Happy 2011! At the start of this new year, consider these 11 easy ways you can prepare your family for an emergency:
- Know Your Risks
Plan for the disasters that are most common where you live. Maybe it’s a snowstorm over a hurricane or an earthquake instead of a tornado. Know your area and don’t forget about flood preparation – the most prevalent natural disaster in the U.S.
- Plan Ahead
With focused and strategic shopping, you are more likely to get exactly what you need and save money. Prices can skyrocket before a hurricane, wildfire or other imminent emergency.
- Budget For Preparedness
Consider emergency supplies as a standard expense. Even $20 a month can go a long way to help you be ready. Simply buy one preparedness item each time you go to the store.
- Personalize Your Kit
You may not need everything included in ready-made 72-hour kits and there may be extra items you require based on your family situation. Don’t forget personal medication and pets.
- Check and Test Regularly
Don’t just replace your kit items annually, consider cycling through items that have a shelf life (food, batteries, etc.). As with smoke alarms, test your radio and flashlights at least once a year to make sure they are in good working order.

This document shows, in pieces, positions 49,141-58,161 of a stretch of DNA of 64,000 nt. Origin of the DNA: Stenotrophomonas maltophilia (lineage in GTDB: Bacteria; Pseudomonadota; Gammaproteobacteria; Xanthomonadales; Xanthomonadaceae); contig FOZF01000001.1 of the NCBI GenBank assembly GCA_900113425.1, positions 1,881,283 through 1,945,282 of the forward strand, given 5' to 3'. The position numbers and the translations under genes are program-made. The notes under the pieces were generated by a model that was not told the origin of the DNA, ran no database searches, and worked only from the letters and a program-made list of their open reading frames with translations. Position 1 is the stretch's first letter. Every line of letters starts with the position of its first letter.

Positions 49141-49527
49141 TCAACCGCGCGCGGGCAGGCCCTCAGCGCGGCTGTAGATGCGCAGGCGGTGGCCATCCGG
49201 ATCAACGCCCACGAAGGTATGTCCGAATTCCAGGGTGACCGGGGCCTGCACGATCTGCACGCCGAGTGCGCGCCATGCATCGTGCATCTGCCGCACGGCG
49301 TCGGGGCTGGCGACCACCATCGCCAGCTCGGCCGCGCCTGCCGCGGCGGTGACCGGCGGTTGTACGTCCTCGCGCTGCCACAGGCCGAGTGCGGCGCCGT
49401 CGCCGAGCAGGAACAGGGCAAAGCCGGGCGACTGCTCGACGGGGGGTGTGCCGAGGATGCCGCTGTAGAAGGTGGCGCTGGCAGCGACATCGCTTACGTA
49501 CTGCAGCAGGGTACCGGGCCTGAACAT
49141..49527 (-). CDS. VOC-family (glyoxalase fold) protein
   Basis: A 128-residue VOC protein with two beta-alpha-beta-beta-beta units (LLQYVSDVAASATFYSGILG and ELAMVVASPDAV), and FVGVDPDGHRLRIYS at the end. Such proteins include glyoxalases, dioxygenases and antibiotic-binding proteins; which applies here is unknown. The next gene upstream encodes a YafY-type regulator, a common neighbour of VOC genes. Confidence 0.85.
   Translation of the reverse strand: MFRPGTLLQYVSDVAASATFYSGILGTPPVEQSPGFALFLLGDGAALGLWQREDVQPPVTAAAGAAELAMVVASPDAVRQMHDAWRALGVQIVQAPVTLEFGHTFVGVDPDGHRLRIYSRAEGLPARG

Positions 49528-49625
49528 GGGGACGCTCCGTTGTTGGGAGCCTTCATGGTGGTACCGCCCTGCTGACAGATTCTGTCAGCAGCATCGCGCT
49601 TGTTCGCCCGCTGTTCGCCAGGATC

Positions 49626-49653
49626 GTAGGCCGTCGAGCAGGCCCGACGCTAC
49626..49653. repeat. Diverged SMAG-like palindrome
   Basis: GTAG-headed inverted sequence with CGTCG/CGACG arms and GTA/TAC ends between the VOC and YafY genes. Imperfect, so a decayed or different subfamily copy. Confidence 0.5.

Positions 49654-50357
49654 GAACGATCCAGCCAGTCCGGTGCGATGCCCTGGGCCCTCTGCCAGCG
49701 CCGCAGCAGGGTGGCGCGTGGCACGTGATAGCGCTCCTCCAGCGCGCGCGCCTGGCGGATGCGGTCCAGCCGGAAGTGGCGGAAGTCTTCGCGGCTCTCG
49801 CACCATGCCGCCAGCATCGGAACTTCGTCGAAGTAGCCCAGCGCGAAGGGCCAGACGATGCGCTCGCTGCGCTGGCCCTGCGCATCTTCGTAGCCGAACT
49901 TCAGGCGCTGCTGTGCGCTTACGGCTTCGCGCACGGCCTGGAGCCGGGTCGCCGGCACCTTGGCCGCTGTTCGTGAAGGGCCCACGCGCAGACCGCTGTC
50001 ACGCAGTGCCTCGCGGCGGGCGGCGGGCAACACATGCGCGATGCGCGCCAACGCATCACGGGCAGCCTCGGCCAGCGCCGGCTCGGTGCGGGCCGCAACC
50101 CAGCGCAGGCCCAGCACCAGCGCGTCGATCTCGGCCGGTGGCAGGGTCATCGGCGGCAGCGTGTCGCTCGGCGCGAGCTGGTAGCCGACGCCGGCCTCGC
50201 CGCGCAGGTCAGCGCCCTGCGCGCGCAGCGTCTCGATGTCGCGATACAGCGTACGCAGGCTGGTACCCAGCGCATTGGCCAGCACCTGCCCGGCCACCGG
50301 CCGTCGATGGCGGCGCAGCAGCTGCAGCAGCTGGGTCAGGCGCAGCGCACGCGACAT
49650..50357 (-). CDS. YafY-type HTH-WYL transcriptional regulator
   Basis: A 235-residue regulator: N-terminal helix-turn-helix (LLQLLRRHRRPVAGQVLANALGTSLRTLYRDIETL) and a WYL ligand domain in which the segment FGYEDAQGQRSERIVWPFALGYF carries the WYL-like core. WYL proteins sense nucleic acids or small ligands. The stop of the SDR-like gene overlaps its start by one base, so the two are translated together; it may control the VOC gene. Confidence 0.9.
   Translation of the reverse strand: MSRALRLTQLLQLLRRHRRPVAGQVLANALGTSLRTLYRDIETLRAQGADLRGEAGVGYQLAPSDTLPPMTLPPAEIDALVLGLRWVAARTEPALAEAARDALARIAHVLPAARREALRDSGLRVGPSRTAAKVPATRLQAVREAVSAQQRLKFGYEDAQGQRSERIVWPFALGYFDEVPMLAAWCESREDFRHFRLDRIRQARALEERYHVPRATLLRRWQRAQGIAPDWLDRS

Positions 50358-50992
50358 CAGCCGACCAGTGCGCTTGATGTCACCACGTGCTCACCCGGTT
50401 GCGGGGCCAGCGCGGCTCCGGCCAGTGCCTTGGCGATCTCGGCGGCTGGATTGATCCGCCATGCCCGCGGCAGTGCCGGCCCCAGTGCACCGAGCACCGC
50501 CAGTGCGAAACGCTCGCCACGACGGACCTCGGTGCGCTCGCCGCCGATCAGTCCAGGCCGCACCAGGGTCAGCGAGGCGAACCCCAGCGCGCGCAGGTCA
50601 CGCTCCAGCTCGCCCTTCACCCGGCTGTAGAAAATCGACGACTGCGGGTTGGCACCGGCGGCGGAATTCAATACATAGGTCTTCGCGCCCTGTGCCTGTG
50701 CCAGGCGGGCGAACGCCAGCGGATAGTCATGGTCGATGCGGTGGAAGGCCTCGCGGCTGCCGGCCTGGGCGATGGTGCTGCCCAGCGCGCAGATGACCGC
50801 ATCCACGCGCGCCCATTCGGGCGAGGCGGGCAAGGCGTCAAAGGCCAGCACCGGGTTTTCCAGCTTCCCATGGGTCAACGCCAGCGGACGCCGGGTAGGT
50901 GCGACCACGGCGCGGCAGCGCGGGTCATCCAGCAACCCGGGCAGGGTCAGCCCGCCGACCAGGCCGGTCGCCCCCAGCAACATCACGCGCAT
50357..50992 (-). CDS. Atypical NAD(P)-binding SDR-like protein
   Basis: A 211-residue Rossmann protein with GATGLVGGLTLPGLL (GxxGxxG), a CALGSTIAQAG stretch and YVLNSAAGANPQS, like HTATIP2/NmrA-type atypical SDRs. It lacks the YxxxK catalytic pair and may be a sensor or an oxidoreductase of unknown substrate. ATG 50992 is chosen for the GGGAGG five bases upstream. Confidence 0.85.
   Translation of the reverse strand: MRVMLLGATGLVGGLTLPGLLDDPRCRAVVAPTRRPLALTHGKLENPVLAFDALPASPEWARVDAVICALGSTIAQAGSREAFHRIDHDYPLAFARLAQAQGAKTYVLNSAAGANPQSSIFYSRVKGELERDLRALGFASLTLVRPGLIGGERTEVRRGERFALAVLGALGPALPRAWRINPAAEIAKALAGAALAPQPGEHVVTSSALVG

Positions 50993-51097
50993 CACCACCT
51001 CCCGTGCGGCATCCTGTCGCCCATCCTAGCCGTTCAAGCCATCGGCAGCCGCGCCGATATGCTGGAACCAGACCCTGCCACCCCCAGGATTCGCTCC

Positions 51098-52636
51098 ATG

- Store Your Own Water
Forget about buying expensive bottled water. They can be handy for short-term needs, but not for long-term survival purposes. Store your own water in large, safe, disinfected containers.
- Get Practical With Gifts
Give and request emergency kits and supplies as gifts for birthdays, anniversaries or Christmas. What if your friends and family gave you gifts that could save your life? Don’t forget to help them by sending emergency gifts their way, too.
- Manage Your Coverage
Review your insurance policies annually and make any necessary changes. When emergencies strike, you want to be confident your coverage will help you sufficiently recover. Renters should also have policies to cover personal property.
- Prepare To Communicate
Keep your contact records current. Maintain an accurate list of emergency contact numbers, family, friends and neighbors. Consider buying short wave radios to communicate when cell phone towers go out.
- Get Creative With Expenses
Trade one night out to fund a 72-hour kit. A nice dinner, a movie, and a babysitter will often cost between $70-$100.
- Cover Your Bases
Don’t forget to have kits and supplies in your car and at work. The average American spends more than two hours per day in the car and many more at work.
Preparedness = Peace
If you’ve made it this far, you’re probably already well on your way to being prepared. Remember, the more you prepare, the less there is to fear.